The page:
Black and Ethnic Minority voting results: The good and bad news for the Lib Dems
27 February 2012 3 Comments
Recently the results of the biggest comprehensive study into the voting habits of ethnic minorities ever undertaken in Britain were released. While statistics are difficult to make definite conclusions, it does make for some interesting reading for the Lib Dems for a number of reasons.
The 2010 Ethnic Minority British Election Survey (EMBES) was directed by Professor Anthony Heath, Professor of Sociology at the University of Oxford. The headline results, which you may have read, were:
- 16% of ethnic minorities voted for the Conservative party at the last election compared to 37% of the wider population.
- 68% of ethnic minorities voted Labour compared to 31% of the wider population.
- Those of a Black Caribbean heritage feel the British political system has not treated them fairly the most.
But dig a little deeper and we find some interesting results for the Lib Dems. Overall we performed poorly in attracting BME voters as we gained only 14% of their vote compared to 23% for the wider population and generally we are performing worse than the Tories in attracting BME voters. However, we out performed on the votes from people with Pakistani origin gaining 25% of their vote:
The fact that we are performing worse than the Tories may be explained by looking at the attitudes of BME voters.
On the tax cuts versus spending question we find that every ethnic minority group is less supportive of greater government spending than the white British group. In this respect they appear to be less ‘left-wing’ than the majority, which contrasts strangely with their greater support for Labour but may suggest that those who do not have an affiliation to Labour are more inclined to vote Tory than Lib Dem given our position going in to the General Election. In further items covering different aspects of the left/right dimension there was either no significant difference between the majority and the minority, or the majority was more left-wing than the minority.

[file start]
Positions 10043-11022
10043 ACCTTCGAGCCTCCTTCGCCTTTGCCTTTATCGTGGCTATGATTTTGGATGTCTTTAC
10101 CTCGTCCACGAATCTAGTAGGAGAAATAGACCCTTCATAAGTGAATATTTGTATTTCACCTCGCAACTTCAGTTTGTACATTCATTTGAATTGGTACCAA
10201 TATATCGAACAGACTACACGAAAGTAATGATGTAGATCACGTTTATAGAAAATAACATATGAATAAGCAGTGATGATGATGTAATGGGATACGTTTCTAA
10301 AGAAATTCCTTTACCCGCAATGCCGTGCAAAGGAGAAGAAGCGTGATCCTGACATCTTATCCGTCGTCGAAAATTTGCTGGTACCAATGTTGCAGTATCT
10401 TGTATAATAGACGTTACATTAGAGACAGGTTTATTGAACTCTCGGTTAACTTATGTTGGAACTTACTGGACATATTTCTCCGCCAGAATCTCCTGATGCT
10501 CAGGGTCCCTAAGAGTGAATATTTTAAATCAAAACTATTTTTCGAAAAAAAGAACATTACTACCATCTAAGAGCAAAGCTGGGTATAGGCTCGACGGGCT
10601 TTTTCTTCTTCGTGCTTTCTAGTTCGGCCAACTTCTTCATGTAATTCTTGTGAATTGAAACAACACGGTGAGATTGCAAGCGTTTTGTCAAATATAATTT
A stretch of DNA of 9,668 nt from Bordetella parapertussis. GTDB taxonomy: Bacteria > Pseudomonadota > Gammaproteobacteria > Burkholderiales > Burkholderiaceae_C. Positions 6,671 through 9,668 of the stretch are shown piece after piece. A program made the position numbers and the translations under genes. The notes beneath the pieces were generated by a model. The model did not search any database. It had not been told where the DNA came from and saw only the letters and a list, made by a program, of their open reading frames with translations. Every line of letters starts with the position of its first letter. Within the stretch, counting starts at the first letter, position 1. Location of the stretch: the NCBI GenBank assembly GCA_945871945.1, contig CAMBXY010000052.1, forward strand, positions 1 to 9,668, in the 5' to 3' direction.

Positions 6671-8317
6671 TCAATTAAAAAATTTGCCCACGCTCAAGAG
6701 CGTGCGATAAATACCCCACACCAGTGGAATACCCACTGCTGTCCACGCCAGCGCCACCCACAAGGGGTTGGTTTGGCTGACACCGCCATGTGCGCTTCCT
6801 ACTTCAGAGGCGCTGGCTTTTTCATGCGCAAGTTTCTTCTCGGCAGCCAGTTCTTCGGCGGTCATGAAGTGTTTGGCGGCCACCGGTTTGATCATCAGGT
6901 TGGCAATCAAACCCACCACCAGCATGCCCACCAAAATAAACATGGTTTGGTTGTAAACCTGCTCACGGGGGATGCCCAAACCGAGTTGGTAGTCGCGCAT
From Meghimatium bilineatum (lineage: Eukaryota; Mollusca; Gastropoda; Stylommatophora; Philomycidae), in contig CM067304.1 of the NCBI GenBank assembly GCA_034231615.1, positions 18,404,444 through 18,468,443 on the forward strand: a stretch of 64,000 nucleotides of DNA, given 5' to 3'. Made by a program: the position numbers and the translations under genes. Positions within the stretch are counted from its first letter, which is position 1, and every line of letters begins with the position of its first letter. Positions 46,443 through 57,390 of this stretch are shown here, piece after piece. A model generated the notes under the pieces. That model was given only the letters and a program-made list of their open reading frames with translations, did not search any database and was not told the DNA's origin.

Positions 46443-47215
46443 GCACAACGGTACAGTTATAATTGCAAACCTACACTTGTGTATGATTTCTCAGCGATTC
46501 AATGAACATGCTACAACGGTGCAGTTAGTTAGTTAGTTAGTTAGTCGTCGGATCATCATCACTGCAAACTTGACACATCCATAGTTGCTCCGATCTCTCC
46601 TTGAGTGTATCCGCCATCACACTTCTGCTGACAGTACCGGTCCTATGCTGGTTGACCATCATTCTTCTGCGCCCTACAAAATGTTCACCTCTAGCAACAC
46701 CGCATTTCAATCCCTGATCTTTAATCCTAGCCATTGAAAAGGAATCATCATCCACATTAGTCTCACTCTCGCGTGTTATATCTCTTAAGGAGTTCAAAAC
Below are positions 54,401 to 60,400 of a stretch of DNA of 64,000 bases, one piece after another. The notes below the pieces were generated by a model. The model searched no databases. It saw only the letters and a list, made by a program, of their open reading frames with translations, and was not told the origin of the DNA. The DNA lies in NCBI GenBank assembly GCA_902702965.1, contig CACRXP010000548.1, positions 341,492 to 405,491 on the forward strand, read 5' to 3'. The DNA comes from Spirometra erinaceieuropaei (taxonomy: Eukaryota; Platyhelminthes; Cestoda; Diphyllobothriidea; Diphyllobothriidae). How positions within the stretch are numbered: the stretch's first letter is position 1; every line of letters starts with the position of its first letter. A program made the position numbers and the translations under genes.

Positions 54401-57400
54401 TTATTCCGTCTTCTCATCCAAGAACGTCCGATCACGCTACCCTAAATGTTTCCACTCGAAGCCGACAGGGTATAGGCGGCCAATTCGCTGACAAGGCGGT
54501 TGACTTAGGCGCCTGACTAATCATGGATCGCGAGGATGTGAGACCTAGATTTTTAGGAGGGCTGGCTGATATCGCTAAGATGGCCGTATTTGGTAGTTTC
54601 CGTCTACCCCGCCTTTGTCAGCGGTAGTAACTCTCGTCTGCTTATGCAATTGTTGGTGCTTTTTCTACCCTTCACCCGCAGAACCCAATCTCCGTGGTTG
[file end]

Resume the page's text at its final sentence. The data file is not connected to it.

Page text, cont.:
If we look at answers to the question of what is the most important issue facing Britain today we see that there are some differences between the majority and minority:
They are far more concerned about unemployment than the majority suggesting where to focus our campaigning efforts to attract this vote. Other things which are important to attract this vote would be improving opportunities for minorities and tackling oppression and discrimination:
It is also of interest to look at those who voted for the Lib Dems in terms of religion. We did best with those with no religion, what they classified as ‘Other’ and Muslims:
So there are some positive aspects to this study for the Lib Dems in terms of the fact that we have had a good result from the Muslim / Pakistani voters but there is a lot of work to do to start attracting a wider share of the vote from BME voters. Labour has a large proportion of their vote despite the fact that ideologically they probably do not fit well with them. There are opportunities here to start taking the votes from Labour if we can get our message to BME voters that we think unemployment is a big issue and we are doing something about it, that we think that cutting spending is necessary and right and that we are addressing the barriers to opportunities for minorities.